Thursday, December 12th will be ‘Green Wednesday’ in California. A day that celebrates the legalization of cannabis and consumerism’s vast shift towards eco-friendly practices. While overall sales are expected to increase by 10%, customers have also flocked to dispensaries with a new trend dubbed ‘Scavenger Shopping’.
Cannabis is becoming an increasingly important component of the Christmas season.
As formerly clandestine narcotics are propelled into the mainstream, a seismic change is occurring. A recurrent pattern has developed as I’ve covered alcohol, cigarettes, and cannabis for Bloomberg News: Today’s party drugs are tomorrow’s remedies, and mental-health care is ripe for upheaval. The holidays are generally a time for Americans to overindulge in alcohol, but a new alcoholic beverage is gaining popularity. Due to the massive volumes of cannabis bought the day before Thanksgiving, industry insiders have coined the term “Green Wednesday.” It joins a slew of conventional shopping days leading up to the holidays — Black Friday, Small Business Saturday, and Cyber Monday — and its rapid ascent demonstrates how spending habits surrounding holidays are shifting. According to BDSA, cannabis sales on that day are typically 40% higher than on an usual Wednesday in November. As they await the final results for this year’s Green Wednesday, the assumption is that it will be the best ever.
In a phone conversation, Kelly Nielsen, BDSA’s vice president of insights and analytics, said, “Overall sales growth might be more than that 40 percent this year since there has been more de-stigmatization surrounding the product.”
She went on to say that this “may inspire individuals to bring it to family and group events.”
According to a study of 1,300 cannabis users conducted by Ayr Wellness, a multistate operator located in Miami, almost 8 out of 10 persons planned to consume cannabis purchased on Green Wednesday with family or friends. According to the poll, which was conducted with market research company Suzy this month, almost half of those who planned to buy on that day intended to give their marijuana purchase as a present.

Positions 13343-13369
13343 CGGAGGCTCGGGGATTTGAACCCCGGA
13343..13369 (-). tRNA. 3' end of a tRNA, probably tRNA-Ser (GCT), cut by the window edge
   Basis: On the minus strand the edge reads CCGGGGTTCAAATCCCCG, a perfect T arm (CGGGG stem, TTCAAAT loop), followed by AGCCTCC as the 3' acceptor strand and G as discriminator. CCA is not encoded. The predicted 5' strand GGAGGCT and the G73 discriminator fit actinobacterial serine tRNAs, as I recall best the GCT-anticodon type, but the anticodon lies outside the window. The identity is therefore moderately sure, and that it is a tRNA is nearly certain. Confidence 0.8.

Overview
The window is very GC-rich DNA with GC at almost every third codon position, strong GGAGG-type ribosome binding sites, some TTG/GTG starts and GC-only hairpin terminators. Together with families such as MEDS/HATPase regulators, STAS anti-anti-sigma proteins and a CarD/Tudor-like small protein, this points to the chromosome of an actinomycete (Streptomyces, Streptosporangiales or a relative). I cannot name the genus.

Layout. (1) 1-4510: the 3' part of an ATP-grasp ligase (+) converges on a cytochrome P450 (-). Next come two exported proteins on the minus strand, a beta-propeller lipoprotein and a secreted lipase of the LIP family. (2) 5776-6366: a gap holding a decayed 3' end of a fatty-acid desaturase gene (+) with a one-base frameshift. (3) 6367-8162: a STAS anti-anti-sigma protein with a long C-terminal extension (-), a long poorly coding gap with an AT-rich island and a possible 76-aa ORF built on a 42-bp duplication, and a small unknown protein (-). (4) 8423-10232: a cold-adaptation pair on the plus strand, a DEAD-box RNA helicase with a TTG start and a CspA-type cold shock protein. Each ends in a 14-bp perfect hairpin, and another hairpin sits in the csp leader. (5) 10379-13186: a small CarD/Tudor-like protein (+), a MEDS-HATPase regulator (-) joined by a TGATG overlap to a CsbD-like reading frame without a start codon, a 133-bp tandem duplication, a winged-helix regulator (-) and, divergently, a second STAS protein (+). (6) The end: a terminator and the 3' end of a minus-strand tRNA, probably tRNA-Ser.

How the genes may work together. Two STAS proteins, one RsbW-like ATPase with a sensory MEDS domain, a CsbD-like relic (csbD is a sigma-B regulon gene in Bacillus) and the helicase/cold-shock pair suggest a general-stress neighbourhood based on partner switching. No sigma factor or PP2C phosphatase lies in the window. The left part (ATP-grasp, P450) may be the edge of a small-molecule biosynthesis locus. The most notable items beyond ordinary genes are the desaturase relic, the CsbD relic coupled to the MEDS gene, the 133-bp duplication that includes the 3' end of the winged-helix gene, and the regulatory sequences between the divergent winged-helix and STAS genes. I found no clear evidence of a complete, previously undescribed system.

In a statement, Ayr claimed that cannabis is “a great resource for managing family relationships around the holidays,” adding that 25% of Americans think that family visits for the holidays are stressful. According to the report, almost 15% of all American parents will use cannabis to cope with holiday-related stress.
According to the report, 37% of cannabis users intended to offer THC-infused products with their Thanksgiving dinner. That’s remarkable, given that, according to the BDSA, over 80% of marijuana products marketed are intended to be smoked or vaped.
Marijuana is expected to become ingrained in other holidays, such as New Year’s Eve and Christmas Day, according to Nielsen. This isn’t to imply that alcohol will disappear; in fact, according to BDSA statistics, roughly 30% of cannabis users combine it with some type of alcohol.
Marijuana’s festive fight with champagne and eggnog might be only the start of how it upsets alcohol: According to Nielsen, BDSA data shows that 40% of cannabis users in fully legal jurisdictions usually include marijuana in celebrations and special occasions.